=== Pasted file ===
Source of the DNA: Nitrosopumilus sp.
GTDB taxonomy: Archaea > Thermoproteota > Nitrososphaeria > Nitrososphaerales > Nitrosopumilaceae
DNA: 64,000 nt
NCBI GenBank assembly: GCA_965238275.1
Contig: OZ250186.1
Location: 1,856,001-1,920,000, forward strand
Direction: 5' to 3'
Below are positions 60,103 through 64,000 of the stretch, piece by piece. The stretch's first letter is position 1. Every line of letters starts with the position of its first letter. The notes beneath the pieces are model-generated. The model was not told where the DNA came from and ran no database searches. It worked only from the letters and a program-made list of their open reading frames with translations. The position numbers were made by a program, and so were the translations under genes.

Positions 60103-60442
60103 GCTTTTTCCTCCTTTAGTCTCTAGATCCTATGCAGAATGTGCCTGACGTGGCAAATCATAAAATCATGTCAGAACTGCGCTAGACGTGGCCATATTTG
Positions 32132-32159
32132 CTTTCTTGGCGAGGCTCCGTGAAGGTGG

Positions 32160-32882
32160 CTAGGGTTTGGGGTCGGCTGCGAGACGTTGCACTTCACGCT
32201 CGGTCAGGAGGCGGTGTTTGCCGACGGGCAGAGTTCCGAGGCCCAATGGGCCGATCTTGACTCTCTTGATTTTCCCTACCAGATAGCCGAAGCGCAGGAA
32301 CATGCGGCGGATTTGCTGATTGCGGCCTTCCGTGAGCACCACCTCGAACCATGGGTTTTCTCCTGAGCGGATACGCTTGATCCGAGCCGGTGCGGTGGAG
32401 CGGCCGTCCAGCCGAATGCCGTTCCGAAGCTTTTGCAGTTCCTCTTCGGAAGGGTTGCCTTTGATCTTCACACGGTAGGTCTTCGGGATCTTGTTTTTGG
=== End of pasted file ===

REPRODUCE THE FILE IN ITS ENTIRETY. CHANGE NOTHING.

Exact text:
Source of the DNA: Nitrosopumilus sp.
GTDB taxonomy: Archaea > Thermoproteota > Nitrososphaeria > Nitrososphaerales > Nitrosopumilaceae
DNA: 64,000 nt
NCBI GenBank assembly: GCA_965238275.1
Contig: OZ250186.1
Location: 1,856,001-1,920,000, forward strand
Direction: 5' to 3'
Below are positions 60,103 through 64,000 of the stretch, piece by piece. The stretch's first letter is position 1. Every line of letters starts with the position of its first letter. The notes beneath the pieces are model-generated. The model was not told where the DNA came from and ran no database searches. It worked only from the letters and a program-made list of their open reading frames with translations. The position numbers were made by a program, and so were the translations under genes.

Positions 60103-60442
60103 GCTTTTTCCTCCTTTAGTCTCTAGATCCTATGCAGAATGTGCCTGACGTGGCAAATCATAAAATCATGTCAGAACTGCGCTAGACGTGGCCATATTTG
Positions 32132-32159
32132 CTTTCTTGGCGAGGCTCCGTGAAGGTGG

Positions 32160-32882
32160 CTAGGGTTTGGGGTCGGCTGCGAGACGTTGCACTTCACGCT
32201 CGGTCAGGAGGCGGTGTTTGCCGACGGGCAGAGTTCCGAGGCCCAATGGGCCGATCTTGACTCTCTTGATTTTCCCTACCAGATAGCCGAAGCGCAGGAA
32301 CATGCGGCGGATTTGCTGATTGCGGCCTTCCGTGAGCACCACCTCGAACCATGGGTTTTCTCCTGAGCGGATACGCTTGATCCGAGCCGGTGCGGTGGAG
32401 CGGCCGTCCAGCCGAATGCCGTTCCGAAGCTTTTGCAGTTCCTCTTCGGAAGGGTTGCCTTTGATCTTCACACGGTAGGTCTTCGGGATCTTGTTTTTGG